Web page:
Referring to the levees that hold the water out of the city as turning the city into a giant bowl of toxic goo, the piece gives the comforting news that, “The nightmare scenario gets worse: sewers could back up, spreading disease like malaria, cholera, tuberculosis, West Nile Virus and dengue fever, all of which pay calls at one of the nation’s biggest and oldest ports. Coffins could pop out of the shallow ground. And toxic chemicals could join the mix if petrochemical plants to the west break up.”

 

Coowil.

 

My favorite quote, however, is from One News in New Zealand:

 

“Artist Matt Rinard, who owns a business in the French Quarter, holed up on the fifth floor of a Canal Street hotel and watched the storm roll in.

 

He said pieces of sheet metal and plywood, billboards and pieces of palm trees flew down Canal, which borders the Quarter, as huge gusts of wind blew through the city.

 

‘It’s blustery. You can see the speed of it now, it’s unbelievable," he said. "The power went out about an hour and a half ago and so now I’m just watching the occasional dumbass walking down Canal Street.'”

U.S. planted evidence in Lockerbie

Mags forwarded me an article tonight on a story that is very close to my heart: the Dec. 21, 1988 Lockerbie bombing of Pan Am flight 103, which killed 270 people—259 in the air and 11 on the ground.

Following a lengthy trial, on Jan. 31, 2001, Abdel Basset Ali al-Megrahi, a Libyan, was convicted of murder. He has always maintained his innocence.

A piece in the U.K. Scotsman may back that assertion up:

“A former Scottish police chief has given lawyers a signed statement claiming that key evidence in the Lockerbie bombing trial was fabricated.

“The retired officer—of assistant chief constable rank or higher—has testified that the CIA planted the tiny fragment of circuit board crucial in convicting a Libyan for the 1989 mass murder of 270 people.”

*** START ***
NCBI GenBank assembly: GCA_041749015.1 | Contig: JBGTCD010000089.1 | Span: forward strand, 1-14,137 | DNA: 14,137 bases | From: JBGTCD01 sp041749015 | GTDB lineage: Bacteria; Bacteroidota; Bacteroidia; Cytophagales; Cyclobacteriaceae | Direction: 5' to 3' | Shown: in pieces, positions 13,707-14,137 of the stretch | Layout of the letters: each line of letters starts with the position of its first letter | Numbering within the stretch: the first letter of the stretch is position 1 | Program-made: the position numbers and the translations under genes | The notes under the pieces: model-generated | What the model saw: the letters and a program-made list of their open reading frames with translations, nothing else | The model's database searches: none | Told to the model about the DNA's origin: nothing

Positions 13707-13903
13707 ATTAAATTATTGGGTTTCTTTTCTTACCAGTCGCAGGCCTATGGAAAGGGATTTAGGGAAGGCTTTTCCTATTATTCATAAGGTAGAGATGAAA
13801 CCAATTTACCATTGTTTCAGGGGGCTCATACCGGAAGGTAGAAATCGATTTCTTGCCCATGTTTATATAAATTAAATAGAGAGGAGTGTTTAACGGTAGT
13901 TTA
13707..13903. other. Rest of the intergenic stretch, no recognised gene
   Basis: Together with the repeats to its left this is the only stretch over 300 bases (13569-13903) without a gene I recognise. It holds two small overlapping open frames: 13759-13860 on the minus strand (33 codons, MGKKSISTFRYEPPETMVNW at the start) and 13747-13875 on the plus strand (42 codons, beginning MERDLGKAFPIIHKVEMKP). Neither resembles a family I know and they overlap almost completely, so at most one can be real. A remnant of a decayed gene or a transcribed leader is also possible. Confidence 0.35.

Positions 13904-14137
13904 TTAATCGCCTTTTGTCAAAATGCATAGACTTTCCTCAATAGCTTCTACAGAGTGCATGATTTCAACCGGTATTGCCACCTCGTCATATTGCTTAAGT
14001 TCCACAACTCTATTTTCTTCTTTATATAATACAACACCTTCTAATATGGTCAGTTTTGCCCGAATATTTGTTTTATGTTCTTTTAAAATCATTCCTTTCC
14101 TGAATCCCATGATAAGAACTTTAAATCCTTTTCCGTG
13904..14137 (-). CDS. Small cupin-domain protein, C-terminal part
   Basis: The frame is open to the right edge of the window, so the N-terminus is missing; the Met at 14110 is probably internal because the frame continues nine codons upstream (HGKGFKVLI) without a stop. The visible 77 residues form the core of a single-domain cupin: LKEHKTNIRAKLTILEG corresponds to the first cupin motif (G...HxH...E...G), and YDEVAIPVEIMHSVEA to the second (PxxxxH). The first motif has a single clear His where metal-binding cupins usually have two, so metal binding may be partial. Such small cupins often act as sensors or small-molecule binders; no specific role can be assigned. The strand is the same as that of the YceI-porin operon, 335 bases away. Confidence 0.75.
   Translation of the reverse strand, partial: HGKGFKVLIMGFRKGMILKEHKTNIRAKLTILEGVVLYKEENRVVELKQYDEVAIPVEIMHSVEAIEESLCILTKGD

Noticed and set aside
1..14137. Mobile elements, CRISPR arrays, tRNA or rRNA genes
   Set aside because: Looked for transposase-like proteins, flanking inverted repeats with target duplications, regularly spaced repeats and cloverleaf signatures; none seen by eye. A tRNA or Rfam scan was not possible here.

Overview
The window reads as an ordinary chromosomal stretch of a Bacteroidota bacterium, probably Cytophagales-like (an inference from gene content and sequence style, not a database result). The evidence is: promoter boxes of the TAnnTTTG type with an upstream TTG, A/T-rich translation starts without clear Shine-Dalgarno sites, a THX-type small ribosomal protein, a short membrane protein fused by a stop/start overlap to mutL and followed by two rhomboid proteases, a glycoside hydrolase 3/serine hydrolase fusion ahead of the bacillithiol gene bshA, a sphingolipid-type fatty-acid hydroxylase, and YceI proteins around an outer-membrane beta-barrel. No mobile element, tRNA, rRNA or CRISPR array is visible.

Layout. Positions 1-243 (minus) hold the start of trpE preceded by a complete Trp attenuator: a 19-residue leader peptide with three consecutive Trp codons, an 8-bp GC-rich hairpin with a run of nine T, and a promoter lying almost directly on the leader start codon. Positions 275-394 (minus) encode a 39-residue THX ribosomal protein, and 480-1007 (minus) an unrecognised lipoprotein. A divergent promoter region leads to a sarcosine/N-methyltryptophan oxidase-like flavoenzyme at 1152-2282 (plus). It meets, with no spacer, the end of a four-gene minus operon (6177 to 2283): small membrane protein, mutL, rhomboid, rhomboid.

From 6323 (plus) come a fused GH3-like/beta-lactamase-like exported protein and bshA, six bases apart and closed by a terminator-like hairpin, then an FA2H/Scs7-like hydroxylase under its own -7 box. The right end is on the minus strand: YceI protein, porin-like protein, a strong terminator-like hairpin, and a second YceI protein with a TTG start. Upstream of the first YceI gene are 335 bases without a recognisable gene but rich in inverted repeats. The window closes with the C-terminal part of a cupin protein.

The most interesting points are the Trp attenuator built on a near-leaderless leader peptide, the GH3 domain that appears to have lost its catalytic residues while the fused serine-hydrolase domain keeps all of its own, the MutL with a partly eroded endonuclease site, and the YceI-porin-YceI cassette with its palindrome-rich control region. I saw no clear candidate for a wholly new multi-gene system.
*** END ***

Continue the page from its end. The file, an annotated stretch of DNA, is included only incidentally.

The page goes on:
Having spent time in Lockerbie, staying with and interviewing countless residents, the overwhelming feeling regarding the bombing, 17 years on, is that it is a neverending saga, a story that sees news crews descend upon the town whenever any bit of information is learned regarding the bombing.

They have never been allowed to move on.

“An insider told Scotland on Sunday that the retired officer approached them after Megrahi’s appeal—before a bench of five Scottish judges—was dismissed in 2002.

The insider said: ‘He said he believed he had crucial information. A meeting was set up and he gave a statement that supported the long-standing rumours that the key piece of evidence, a fragment of circuit board from a timing device that implicated Libya, had been planted by US agents.’”


“The case is starting to unravel largely because when they wrote the script, they never expected to have to act it out. Nobody expected agreement for a trial to be reached, but it was, and in preparing a manufactured case, mistakes were made.”

And this, I fear, will only make things worse. Not only is our government—surprise, surprise—guilty of fabricating (or, in this case, planting) evidence to serve a political agenda, the truth of what happened, and who’s at fault, is still unknown, tearing open fresh wounds and keeping everyone involved in the tragedy, both in Scotland and the U.S., from moving on and healing.